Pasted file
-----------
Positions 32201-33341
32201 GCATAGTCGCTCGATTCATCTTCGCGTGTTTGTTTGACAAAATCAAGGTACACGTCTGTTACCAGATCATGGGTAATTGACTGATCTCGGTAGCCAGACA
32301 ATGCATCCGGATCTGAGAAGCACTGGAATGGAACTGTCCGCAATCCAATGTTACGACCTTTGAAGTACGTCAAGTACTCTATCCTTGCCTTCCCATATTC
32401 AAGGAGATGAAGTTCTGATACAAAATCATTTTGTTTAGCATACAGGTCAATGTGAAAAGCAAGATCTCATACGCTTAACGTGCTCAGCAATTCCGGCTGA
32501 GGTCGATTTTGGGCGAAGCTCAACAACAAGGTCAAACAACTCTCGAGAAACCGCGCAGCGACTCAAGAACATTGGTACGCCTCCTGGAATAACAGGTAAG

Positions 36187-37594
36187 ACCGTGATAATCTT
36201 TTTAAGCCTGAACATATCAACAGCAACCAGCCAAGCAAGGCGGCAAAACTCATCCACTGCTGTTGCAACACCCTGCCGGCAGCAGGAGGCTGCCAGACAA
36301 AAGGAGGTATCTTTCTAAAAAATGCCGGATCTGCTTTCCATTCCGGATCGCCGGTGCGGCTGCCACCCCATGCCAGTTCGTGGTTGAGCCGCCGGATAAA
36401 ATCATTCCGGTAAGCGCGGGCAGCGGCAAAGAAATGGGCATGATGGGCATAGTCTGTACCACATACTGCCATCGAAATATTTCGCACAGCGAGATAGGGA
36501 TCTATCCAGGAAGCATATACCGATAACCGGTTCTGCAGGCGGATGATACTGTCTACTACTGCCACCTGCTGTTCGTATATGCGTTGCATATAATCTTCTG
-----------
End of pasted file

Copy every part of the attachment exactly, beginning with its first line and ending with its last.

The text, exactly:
Positions 32201-33341
32201 GCATAGTCGCTCGATTCATCTTCGCGTGTTTGTTTGACAAAATCAAGGTACACGTCTGTTACCAGATCATGGGTAATTGACTGATCTCGGTAGCCAGACA
32301 ATGCATCCGGATCTGAGAAGCACTGGAATGGAACTGTCCGCAATCCAATGTTACGACCTTTGAAGTACGTCAAGTACTCTATCCTTGCCTTCCCATATTC
32401 AAGGAGATGAAGTTCTGATACAAAATCATTTTGTTTAGCATACAGGTCAATGTGAAAAGCAAGATCTCATACGCTTAACGTGCTCAGCAATTCCGGCTGA
32501 GGTCGATTTTGGGCGAAGCTCAACAACAAGGTCAAACAACTCTCGAGAAACCGCGCAGCGACTCAAGAACATTGGTACGCCTCCTGGAATAACAGGTAAG

Positions 36187-37594
36187 ACCGTGATAATCTT
36201 TTTAAGCCTGAACATATCAACAGCAACCAGCCAAGCAAGGCGGCAAAACTCATCCACTGCTGTTGCAACACCCTGCCGGCAGCAGGAGGCTGCCAGACAA
36301 AAGGAGGTATCTTTCTAAAAAATGCCGGATCTGCTTTCCATTCCGGATCGCCGGTGCGGCTGCCACCCCATGCCAGTTCGTGGTTGAGCCGCCGGATAAA
36401 ATCATTCCGGTAAGCGCGGGCAGCGGCAAAGAAATGGGCATGATGGGCATAGTCTGTACCACATACTGCCATCGAAATATTTCGCACAGCGAGATAGGGA
36501 TCTATCCAGGAAGCATATACCGATAACCGGTTCTGCAGGCGGATGATACTGTCTACTACTGCCACCTGCTGTTCGTATATGCGTTGCATATAATCTTCTG